During Bo Schembechler's first year as Head Coach at U-M in 1969 he had a sign placed in the locker room that read, "Those Who Stay Will Be CHAMPIONS". This has become a legendary motivational phrase that continues to live on today with the current players who don the maize and blue. I've always liked the phrase because it exemplifies the Michigan ideal: perseverance and hard work paying off with winning results. It is for that reason that I chose to name this blog: Those who stay will be champions. Well, for that reason, and for the fact that many of the other good Michigan football names (MGoblue; winged helmet; victors valiant, etc.) had all been taken. There are many good Michigan Football blogs out there (M Zone, Michigan Sports Center, and M Go Blog to name a few) so why add my blog to the list? Well, because I wanted to add my two cents worth. Whether it's worth reading...well, that's for you to decide. I do notice that many of the Michigan blogs plow the same territory (there are only so many times I can read Ryan Mallett committed to U-M and Jimmy Clausen of ND has a bad haircut) so I am going to TRY to branch out as I go but I'll just have to see how that works out. If you stick with me, however, I can tell you one thing.......................THOSE WHO STAY WILL BE CHAMPIONS!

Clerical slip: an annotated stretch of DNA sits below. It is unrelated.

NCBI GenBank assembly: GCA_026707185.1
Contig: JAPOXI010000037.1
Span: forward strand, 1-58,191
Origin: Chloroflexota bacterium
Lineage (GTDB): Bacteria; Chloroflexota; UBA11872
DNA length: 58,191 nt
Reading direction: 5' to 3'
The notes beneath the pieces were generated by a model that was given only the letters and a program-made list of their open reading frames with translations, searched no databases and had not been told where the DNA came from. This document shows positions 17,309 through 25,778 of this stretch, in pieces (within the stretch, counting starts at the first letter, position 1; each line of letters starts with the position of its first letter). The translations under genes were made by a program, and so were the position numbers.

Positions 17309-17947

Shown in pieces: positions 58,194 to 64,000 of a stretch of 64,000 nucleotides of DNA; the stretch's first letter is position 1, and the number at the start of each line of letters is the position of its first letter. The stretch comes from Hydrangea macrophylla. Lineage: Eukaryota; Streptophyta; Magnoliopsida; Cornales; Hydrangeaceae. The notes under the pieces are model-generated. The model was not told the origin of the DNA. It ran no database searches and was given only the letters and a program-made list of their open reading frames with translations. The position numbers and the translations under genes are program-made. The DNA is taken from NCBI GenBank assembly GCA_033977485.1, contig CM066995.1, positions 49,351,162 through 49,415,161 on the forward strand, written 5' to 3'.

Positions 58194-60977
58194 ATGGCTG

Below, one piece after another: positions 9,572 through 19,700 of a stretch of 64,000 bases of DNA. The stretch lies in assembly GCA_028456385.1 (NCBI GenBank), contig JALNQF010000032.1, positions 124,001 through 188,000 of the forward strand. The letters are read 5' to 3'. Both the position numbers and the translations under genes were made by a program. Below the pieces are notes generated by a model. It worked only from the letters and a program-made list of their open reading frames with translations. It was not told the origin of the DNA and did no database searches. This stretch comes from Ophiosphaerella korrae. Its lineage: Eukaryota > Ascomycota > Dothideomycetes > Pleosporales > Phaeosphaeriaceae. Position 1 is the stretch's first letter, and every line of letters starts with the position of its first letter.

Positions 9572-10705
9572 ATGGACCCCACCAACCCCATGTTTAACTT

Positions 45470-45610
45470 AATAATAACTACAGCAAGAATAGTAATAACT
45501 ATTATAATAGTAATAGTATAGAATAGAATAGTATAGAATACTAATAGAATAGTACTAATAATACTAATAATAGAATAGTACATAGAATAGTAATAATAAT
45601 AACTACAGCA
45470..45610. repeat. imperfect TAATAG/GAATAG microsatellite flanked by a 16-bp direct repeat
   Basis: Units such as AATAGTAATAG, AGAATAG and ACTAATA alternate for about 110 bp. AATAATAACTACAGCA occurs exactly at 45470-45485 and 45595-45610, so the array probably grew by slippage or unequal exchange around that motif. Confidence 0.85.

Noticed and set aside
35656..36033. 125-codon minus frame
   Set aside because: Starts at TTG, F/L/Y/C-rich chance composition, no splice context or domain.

(Don't tell me you didn't see that coming.)
*Note: Vidcap of the original "Those Who Stay Will be CHAMPIONS" locker room sign from MVictors.com